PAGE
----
Warren Buffett is perhaps the most successful investor of all time. Worth in excess of $100bn, Buffett acquired about 99% of this wealth over the age of 50. His secret? To buy cheap growth stocks and hold them for the long term. After all, time is his greatest asset. In 1999, Buffett advised investors to “start early … I started building this little snowball at the top of a very long hill”. I’m now following two of his techniques to find cheap growth stocks. These are the price-to-earnings (P/E) ratio and compound annual earnings growth. Let’s take a closer look.
The techniques of Warren Buffett
A trailing P/E ratio is calculated by dividing the share price by the earnings. For a forward P/E ratio, we look instead at forecast earnings. The result, compared with competitor companies, may indicate if the firm is under- or overvalued.
By way of example, one of Warren Buffett’s recent acquisitions is gaming company Activision Blizzard. This business has a trailing P/E of 23.67 and a forward P/E of 22.37. Compared to a major competitor, Playtika, Buffett’s purchase may be a bargain. Playtika has respective ratios of 27.47 and 23.75.
Earnings-per-share (EPS) is another important metric for Warren Buffett. This essentially tells investors how profitable a company is per outstanding share. I have previously covered the formula for calculating compound annual EPS growth rates elsewhere, but it measures the constant rate of return over a given time period.
One of Buffett’s largest holdings, Coca-Cola, has had a compound annual EPS growth rate of 10.6% over the last three calendar years. He will also be checking that management is reinvesting its ‘retained earnings’ in a responsible way.
Two companies that fit the bill
Based on all this, the first business I’m looking at is Pan African Resources, a gold miner operating in sub-Saharan Africa. Its compound annual EPS growth rate of 8.3% is strong enough for me to look deeper. The company is also expanding, internally funding the extension of the life of its Evander Mine by 13 years in the past year. It’s worth noting, however, that any pandemic resurgence could halt mining operations.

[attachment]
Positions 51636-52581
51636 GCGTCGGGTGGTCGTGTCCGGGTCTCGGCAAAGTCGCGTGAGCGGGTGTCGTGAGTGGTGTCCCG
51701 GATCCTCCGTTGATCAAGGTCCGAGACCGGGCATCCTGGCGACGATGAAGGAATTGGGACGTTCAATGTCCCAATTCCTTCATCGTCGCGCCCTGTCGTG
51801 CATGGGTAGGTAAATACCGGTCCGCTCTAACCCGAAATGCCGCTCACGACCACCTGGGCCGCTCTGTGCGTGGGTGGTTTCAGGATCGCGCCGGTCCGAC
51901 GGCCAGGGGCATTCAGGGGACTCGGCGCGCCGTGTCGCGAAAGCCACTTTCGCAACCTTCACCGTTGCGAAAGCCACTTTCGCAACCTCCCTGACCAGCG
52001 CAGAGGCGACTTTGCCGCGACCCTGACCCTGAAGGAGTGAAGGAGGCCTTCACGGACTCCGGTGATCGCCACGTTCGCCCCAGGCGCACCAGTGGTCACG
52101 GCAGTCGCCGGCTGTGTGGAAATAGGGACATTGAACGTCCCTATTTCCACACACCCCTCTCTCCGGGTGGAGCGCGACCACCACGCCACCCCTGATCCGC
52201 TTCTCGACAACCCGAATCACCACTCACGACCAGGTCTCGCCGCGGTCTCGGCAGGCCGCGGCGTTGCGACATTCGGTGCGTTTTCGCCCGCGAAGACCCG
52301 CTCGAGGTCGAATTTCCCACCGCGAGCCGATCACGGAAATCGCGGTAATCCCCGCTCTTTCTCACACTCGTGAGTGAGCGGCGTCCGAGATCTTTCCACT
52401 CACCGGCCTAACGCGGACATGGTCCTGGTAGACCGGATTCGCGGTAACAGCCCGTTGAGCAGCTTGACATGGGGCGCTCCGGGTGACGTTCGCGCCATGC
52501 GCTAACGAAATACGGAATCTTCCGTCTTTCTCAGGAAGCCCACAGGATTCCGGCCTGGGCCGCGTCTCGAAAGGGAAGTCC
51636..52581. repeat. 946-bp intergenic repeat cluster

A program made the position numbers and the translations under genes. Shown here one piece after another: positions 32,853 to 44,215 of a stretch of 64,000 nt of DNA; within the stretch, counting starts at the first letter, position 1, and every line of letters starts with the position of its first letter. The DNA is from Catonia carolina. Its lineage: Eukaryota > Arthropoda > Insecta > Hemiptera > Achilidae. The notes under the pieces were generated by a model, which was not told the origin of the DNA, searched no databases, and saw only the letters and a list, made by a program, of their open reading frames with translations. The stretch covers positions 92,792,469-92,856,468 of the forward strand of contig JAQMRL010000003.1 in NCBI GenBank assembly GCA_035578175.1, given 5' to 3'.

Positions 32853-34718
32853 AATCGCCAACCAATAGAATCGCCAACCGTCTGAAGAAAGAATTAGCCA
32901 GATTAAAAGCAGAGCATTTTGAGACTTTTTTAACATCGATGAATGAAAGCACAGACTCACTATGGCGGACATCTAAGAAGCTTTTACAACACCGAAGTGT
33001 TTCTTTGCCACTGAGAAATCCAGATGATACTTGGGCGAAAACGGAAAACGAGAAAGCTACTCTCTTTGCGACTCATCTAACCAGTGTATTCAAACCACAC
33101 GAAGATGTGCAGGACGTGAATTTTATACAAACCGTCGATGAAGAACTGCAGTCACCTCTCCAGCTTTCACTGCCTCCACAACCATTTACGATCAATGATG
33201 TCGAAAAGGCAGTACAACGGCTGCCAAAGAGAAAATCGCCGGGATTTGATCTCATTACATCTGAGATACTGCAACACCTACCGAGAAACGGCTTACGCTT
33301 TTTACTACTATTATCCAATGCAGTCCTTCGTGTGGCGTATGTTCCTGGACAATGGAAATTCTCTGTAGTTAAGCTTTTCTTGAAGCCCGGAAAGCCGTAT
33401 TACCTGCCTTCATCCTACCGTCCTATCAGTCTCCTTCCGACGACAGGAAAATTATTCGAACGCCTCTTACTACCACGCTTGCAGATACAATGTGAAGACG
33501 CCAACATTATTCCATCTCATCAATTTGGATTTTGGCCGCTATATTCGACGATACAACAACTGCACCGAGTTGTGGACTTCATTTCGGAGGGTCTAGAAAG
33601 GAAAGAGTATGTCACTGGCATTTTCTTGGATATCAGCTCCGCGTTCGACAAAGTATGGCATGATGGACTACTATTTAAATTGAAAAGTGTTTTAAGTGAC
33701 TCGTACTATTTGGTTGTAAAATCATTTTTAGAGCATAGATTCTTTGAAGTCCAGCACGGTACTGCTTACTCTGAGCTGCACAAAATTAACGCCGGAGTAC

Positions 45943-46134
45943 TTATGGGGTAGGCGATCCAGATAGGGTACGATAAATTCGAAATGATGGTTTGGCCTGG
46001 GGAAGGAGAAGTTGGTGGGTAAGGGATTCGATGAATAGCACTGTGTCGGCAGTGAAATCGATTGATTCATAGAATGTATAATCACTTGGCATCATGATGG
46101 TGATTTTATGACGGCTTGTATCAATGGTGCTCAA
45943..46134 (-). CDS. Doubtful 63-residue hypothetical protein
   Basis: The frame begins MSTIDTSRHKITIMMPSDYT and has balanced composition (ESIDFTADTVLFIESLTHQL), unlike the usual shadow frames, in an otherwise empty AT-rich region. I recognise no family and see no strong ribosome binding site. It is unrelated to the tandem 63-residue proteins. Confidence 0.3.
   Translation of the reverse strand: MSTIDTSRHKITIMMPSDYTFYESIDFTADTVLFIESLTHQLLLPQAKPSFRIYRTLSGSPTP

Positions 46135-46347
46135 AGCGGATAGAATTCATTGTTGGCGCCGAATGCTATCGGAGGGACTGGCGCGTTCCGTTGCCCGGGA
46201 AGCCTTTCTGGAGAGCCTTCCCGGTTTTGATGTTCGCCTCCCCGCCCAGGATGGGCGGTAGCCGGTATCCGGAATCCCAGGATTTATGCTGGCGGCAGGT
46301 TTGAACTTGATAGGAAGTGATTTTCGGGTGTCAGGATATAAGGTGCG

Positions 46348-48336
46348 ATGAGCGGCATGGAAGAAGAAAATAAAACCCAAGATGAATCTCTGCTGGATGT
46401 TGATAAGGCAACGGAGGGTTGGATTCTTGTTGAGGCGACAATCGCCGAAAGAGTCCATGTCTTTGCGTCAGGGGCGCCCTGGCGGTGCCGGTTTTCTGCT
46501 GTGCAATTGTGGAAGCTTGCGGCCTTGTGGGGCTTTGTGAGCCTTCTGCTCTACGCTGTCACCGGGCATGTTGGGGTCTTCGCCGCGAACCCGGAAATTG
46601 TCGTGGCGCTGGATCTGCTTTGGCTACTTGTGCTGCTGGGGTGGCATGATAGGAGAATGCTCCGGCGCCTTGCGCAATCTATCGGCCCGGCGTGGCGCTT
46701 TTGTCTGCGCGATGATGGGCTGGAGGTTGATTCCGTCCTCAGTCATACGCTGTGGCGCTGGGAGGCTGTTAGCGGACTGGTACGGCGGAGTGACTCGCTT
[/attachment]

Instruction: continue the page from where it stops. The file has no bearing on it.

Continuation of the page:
Furthermore, its trailing P/E is just 7.02. This is much lower than major competitor Petropavlovsk that has a trailing P/E of 41.49. With a current share price of 22.4p, I find Pan African Resources very attractive based on Warren Buffett’s principles.
The second business is Renew Holdings, a support services firm specialising in construction and engineering. Its compound annual EPS growth rate over the past five calendar years is 6.3%. While this is not as high as Pan African Resources, it is certainly competitive and consistent. However, the firm posted net debt of £13.7m for the 12 months to 30 September 2021, down from a net cash position of £300,000 in the previous year.
Its forward P/E ratio, of 12.41 at a current price of 680p, is significantly lower than Balfour Beatty‘s. The latter is a competitor and has a forward P/E ratio of 26.07. Renew Holdings recently bought J Browne for £29.5m and this provides greater exposure to the water business. New clients include Thames Water and Southern Water. It appears Renew is putting its earnings to good work.
I’ve always found Warren Buffett’s techniques useful. I will buy both Pan African Resources and Renew Holdings without delay, acquiring two cheap growth stocks in the process.